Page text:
Kara: When someone sneezes or coughs - they shoot out these little droplets of saliva or mucus full of viruses.

Gilly: Sometimes we land straight in a mouth!

Kara: GOAL!

Gilly: Or up a nose or in an eye. Your average cold or flu virus can only infect you if it gets in one of those places.

Kara: It’s mouth, nose or eye -- or kiss your infecting days goodbye!

Gilly: Right -- but after a cough most of the time we land on the floor.

Kara: Womp womp.

Gilly: Or a wall. Or a table. Whatever.

Kara: Viral droplets don’t have GPS - so it’s literally a toss-up.

Gilly: BUT - some viruses can survive several hours or even days outside a body. So say you pick up something from the floor. Or touch that table.

Kara: Ohhh. I like where this is going.

Gilly: Then we get on your hand…

Kara: Uh-huh...

Gilly: And then you take your hand…

Kara: Oh I love this part!


Kara: YUSS! We’re in!

Gilly: And you thought you were just biting your nails or picking your nose.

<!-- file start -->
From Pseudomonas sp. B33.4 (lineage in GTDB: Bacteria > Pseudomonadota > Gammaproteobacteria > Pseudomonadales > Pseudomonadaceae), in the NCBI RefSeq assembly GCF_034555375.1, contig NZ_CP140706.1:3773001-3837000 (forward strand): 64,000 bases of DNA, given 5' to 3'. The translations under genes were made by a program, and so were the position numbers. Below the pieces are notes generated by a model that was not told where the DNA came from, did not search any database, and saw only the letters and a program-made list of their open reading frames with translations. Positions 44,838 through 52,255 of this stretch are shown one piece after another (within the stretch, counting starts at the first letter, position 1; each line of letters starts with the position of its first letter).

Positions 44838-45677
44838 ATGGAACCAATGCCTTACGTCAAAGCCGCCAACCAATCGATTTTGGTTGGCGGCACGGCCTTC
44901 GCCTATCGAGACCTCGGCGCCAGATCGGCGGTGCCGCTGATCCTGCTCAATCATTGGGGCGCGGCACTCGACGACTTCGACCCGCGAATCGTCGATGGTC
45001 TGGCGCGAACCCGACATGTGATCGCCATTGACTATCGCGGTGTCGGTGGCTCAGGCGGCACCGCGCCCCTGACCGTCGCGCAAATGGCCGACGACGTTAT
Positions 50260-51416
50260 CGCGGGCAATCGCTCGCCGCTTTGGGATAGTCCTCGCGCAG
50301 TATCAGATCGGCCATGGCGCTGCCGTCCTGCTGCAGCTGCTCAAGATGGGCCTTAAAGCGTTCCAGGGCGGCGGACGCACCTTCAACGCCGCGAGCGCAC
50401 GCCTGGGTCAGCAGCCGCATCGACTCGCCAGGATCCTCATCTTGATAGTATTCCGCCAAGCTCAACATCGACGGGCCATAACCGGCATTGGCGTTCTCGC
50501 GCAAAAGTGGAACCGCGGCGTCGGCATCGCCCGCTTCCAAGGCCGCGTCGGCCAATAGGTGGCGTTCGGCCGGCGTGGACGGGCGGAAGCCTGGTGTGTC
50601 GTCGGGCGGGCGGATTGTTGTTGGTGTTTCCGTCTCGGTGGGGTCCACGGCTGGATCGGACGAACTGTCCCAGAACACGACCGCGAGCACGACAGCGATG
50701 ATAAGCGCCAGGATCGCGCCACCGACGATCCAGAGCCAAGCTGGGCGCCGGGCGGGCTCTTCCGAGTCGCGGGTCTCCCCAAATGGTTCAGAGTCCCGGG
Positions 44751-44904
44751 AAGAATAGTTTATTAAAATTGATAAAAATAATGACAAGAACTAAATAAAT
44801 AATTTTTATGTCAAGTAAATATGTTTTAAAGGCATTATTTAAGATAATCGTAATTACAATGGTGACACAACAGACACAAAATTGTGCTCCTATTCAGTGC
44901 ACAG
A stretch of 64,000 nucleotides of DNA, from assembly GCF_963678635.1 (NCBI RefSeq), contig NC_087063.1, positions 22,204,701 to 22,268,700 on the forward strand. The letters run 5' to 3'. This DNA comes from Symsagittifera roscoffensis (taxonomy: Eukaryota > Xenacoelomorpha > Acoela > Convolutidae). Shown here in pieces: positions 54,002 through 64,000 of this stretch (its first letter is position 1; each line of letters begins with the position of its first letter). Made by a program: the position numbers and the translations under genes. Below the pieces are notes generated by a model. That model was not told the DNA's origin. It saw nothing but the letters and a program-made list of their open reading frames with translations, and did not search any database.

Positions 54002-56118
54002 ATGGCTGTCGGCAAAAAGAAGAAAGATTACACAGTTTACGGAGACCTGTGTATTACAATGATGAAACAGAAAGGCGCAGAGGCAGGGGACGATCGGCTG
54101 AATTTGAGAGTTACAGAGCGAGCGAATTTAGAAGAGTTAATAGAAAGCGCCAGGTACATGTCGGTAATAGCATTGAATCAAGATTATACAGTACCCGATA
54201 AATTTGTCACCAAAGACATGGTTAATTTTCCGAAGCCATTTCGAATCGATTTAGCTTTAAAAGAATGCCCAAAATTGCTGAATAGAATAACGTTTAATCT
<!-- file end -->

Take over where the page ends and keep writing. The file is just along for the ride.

Kara: Or stroking your teeth for good luck.

Gilly: Kara - humans don’t do that.

Kara: I have no idea what they do, they’re so weird.

Gilly: Truth! Well, once we’re in that’s when we shine!

Kara: And by shine, she totally means we try to sneak inside one of your cells and turn it into a virus factory.

Gilly: Sometimes your body’s immune system stops us before we really spread.

Kara: Boo!

Gilly: But other times -- we make it to a cell. You have so many - it’s no biggie. We just hack it so it makes viruses.

Kara: And when that viral cell factory is totally full of new viruses - it explodes! But you know, in a fun way.

Gilly: Well, the cell dies.

Kara: Fun for us I mean.

Gilly: Right right right. It is fun! Viruses shoot out everywhere! We infect new cells and that’s how you get sick!

Kara: Yep. Then - it’s your turn to give us a ride on a viral droplet to our next destination.

Gilly: Road trip!

Kara: Hey Gilly - you know what a virus’s favorite road movie is?

Gilly: What?

Kara: Sneezy Rider!

Gilly: Please don’t put that in your stand up set. Anyway, after the break -- when bodies fight back!

Kara: Keep listening!

Kara: We wanna give a special shout out to today’s sponsors:

Both: People who don’t cover their mouths!

Gilly: They have been with us since the very first episode and, I mean this, we wouldn’t be here without them.

Kara: Whether you’re a virus planning a trip by sneeze, cough, spittle or explosive burp -- People Who Don’t Cover Their Mouths is your best bet for getting to your destination.